Starring Danielle Macdonald, Bridget Everett, Siddharth Dhananjay, Mamoudou Athie, Cathy Moriarty, McCaul Lombardi
The SXSW indie breakout “Patti Cake$” begins with unflattering closeups of grilled chompers and never relinquishes the concept of ‘in your face’. Later we see our star, newcomer Danielle Macdonald, in a close-up brushing her teeth, and shots of the spit she produces. Writer/director Geremy Jasper, who did a Selena Gomez music video one time, makes his feature film debut with a film that’s difficult to describe. “Patti Cake$” isn’t an easy sell, with no marketable faces and a trashy concept that will be a turn off for the average viewer. 90’s B-list actress Cathy Moriarty (“Casper”) kicks the film into a much needed new gear as the wheelchair bound Nana who joins in on a few rap beats.
Aspiring New Jersey slum rapper Patricia Dombrowski (Macdonald), a.k.a. Killa P, a.k.a. Patti Cake$, a.k.a. Dumbo, a.k.a. Marilyn Mansion works swing shifts at the local trash bar in an XL football jersey and high-tops with no socks. She is a 23-year-old loser with only one way out, to become a rap artist sensation and impress local producer O-Z (Sahr Ngaujah). When her mother (Everett) a.k.a. bad mother, a.k.a. equally fat, a.k.a former local singer, a.k.a. desperate alcoholic asks her why she hasn’t been helping out with Nana (Moriarty) she replies, “I’m busy grinding”. What she really means is her two friends Jheri (Dhananjay) and Bastard (Athie) have formed a band called PBnJ, and are working on a record.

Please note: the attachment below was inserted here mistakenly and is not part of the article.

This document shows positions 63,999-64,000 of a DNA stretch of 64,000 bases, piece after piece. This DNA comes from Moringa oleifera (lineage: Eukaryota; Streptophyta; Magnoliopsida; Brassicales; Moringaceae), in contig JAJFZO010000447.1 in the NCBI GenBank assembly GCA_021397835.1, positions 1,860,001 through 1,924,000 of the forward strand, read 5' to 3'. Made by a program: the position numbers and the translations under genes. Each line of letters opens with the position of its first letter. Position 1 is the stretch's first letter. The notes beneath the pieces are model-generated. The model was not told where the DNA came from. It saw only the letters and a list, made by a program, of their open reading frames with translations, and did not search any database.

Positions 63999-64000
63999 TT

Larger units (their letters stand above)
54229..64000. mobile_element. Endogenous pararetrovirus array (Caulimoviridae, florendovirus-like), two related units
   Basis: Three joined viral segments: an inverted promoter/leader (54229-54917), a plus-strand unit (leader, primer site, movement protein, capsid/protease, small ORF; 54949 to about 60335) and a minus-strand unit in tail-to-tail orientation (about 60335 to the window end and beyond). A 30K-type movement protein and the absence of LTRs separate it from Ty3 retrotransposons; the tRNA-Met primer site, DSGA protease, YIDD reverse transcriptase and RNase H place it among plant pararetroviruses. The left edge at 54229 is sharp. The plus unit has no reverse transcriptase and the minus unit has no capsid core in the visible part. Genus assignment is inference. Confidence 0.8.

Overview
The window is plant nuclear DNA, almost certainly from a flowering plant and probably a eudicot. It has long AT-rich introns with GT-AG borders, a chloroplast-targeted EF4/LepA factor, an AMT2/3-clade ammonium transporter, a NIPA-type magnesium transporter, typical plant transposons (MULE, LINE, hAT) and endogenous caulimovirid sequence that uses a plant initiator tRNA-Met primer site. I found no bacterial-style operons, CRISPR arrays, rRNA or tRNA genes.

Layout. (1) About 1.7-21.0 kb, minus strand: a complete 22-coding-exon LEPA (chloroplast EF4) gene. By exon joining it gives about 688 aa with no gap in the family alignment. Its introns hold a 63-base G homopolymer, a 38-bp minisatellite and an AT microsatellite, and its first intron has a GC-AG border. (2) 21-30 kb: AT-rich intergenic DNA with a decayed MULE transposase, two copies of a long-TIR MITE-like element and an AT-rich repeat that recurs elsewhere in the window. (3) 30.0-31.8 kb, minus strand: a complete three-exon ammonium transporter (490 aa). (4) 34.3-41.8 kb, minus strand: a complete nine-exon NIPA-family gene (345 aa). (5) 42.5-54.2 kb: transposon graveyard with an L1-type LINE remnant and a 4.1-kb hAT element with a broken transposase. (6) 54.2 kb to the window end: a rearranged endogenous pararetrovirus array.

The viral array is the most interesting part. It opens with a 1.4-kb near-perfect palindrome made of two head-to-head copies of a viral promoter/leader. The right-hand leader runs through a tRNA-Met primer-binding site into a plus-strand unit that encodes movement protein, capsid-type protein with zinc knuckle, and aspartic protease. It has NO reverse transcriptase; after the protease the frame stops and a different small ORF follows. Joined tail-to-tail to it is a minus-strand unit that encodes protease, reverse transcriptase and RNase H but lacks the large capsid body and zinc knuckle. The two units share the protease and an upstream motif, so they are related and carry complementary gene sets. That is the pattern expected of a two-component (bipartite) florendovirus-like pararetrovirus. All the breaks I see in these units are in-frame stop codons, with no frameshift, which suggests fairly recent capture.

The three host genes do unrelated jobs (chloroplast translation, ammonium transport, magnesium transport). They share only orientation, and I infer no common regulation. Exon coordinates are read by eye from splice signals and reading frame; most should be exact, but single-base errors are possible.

Macdonald feels like a star in the making.
The most important theme of the film is probably an unlikely one, but at one point of the story, Patricia learns the value of hard work. In order to pay her Nana’s medical bills, she works exhausting hours on two jobs, and this is the happiest and most ambitious we see her in the film. There isn’t one scene in the film that portrays the characters or the setting as anything but grungy. Spitting, puking, grunting and close-ups on everything. “Patti Cake$” showcases someone reaching for the stars in desperate circumstances and the screenplay puts her through so much despair that we root for her success and escape. The first and final thirds of the film drag into a slow rut, but the middle portion, where Moriarty gets her screentime, is the most enjoyable.
Macdonald feels like a star in the making, she does hold the screen on her own and keeps the viewer interested in her struggle. Patricia’s transformation in the final performance is revolutionary and quite stunning to see what the real Danielle looks like instead of her grunge “Patti Cake$” persona. Outside of Moriarty’s brief performance, the mystery surrounding Bastard is an unexpected turns out to be quite rewarding, as does the minimal performance by Mamoudou Athie. Despite a few scenes to champion, “Patti Cake$” as a whole, isn’t the rewarding experience it could be, and the subject matter is so off putting that it’s difficult to coral universal appeal needed to make this a success. At a time when South East Texas really needs a good movie, this isn’t it.
A mixture of originality and off-putting subject matter in a story that tends to drag.